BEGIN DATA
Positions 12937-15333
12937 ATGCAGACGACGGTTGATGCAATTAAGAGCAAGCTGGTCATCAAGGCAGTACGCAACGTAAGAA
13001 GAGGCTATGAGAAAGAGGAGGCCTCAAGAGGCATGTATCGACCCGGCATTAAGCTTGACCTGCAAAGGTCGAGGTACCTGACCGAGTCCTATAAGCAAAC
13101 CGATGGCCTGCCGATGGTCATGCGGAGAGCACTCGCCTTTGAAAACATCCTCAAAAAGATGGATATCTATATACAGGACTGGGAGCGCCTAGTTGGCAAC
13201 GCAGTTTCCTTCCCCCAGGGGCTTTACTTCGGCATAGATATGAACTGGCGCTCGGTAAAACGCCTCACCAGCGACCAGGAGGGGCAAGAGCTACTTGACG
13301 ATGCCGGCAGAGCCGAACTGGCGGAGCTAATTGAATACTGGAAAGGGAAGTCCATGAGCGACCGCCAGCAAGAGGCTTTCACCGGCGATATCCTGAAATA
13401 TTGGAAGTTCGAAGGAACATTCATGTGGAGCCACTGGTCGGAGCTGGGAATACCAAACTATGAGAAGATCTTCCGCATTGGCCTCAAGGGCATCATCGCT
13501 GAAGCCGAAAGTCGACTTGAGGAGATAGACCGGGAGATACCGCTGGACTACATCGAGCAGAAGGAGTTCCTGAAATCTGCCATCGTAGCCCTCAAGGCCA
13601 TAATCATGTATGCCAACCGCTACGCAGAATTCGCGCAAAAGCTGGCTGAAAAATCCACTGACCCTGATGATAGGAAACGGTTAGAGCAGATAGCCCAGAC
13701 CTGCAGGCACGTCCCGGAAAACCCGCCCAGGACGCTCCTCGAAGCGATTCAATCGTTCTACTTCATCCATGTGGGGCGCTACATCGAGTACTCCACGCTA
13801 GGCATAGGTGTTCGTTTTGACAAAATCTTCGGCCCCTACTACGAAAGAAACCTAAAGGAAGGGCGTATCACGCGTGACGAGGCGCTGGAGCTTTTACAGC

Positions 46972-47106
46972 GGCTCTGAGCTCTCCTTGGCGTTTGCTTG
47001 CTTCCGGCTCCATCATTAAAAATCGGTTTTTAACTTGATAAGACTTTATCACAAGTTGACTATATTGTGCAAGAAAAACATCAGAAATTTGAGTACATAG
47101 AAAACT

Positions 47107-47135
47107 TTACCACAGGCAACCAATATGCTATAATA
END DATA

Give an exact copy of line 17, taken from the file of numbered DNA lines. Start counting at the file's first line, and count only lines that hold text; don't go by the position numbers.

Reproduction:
47107 TTACCACAGGCAACCAATATGCTATAATA